You just finished a tour with Helms Alee and recently released a split 12” with them. Are you good friends with the band? Are these songs outtakes from Easy Pain?
Ben (Verellen) and I met on my first west coast tour in 2000. He was playing bass and singing in Harkonen and I was playing guitar in The National Acrobat. Since then, we have toured with each others bands and been fortune enough to be able to share a large majority or our musical journeys together. Ben also built my guitar amplifiers.
You guys are playing Salt Lake City June 21st. Seriously stoked for this show. Do you have anything special planned for this tour?
Looking forward to stopping by. Every tour and every show is special. 
Any bands / albums out right now that you guys are really digging that we need to know about?
Recent records are a tough. I mostly listen to older records. The Mark Lanegan Anthology recently came out. I’ve been a fan for some years now, but it’d be a perfect introduction for a new listener.  Zomes most recent record speaks to me in ways that most music can’t and never will, it’s called Time Was. Been listening to Endless Boogie‘s Long Island pretty often and David Lynch’s The Big Dream got my vote for best album of 2013. That covers the past few years of new releases for me.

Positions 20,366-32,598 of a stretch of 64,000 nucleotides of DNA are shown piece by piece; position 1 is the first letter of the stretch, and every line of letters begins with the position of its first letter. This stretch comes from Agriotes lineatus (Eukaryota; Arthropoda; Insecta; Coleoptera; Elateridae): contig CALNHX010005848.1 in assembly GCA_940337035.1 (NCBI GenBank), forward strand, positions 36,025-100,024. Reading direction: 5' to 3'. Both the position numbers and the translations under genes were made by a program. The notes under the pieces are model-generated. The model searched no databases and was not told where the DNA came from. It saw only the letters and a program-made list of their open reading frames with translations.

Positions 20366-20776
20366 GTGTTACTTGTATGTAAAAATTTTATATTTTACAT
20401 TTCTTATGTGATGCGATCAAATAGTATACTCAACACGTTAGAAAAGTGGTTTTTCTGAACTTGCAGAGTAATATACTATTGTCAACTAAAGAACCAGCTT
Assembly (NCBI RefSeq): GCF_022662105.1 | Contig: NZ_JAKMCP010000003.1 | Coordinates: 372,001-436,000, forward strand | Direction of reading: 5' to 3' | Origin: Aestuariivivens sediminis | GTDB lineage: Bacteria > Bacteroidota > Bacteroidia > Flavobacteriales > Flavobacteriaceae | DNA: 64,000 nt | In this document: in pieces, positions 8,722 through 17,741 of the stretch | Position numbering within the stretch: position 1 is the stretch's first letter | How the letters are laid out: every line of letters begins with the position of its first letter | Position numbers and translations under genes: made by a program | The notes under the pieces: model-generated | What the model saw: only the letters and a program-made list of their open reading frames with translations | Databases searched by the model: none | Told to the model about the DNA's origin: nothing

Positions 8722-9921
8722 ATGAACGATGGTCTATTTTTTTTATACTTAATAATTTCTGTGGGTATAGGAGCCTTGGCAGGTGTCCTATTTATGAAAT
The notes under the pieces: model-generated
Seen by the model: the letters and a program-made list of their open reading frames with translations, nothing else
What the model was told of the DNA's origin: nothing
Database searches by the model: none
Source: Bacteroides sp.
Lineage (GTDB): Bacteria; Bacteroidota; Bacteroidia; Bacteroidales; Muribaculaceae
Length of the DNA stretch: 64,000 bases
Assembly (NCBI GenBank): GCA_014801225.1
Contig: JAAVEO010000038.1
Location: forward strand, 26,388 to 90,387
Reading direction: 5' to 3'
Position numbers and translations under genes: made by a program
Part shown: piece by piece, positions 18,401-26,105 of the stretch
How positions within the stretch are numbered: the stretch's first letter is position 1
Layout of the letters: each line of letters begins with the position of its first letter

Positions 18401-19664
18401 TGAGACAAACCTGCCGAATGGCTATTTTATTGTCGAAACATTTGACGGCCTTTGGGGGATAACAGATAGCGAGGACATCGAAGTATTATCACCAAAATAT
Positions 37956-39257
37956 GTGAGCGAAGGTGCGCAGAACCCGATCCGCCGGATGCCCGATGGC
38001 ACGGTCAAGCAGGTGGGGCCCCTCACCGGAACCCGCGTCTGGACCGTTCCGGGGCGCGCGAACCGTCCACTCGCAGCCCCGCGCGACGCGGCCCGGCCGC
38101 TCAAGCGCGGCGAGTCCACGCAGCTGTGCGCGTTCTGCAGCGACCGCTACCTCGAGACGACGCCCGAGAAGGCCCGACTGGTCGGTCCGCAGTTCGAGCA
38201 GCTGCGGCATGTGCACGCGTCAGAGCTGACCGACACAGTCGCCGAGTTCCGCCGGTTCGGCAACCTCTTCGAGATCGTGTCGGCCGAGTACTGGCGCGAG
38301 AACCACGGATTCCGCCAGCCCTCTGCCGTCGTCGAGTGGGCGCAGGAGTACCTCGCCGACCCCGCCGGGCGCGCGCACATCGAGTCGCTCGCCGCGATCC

Line Up :
Evan Patterson
Nick Thieneman
Jeremy McMonigle

Label :
Temporary Residence Limited

Tracklist :
01 – The Money
02 – In My Living Room
03 – Checked InOut
04 – Uptight and Tangled
05 – Prey for the Beast
06 – The Backroom
07 – Rolling as a Forgiver
08 – Rose Window
09 – Easy Acting
10 – Long Live the New Weight
11 – Mid-Western
12 – King of the Back-Burners
13 – Swamped and Agitated
14 – Future Plans
15 – Baritone #3




dimanche 9 septembre 2018

Album de la Semaine

Selofan - Vitrioli


Interview de Selofan, par Elena Savlokhova de Aught Mag

In one of your interviews you mention that you ‘are inspired by the extremes of passions’. What is your personal definition of ‘passion’?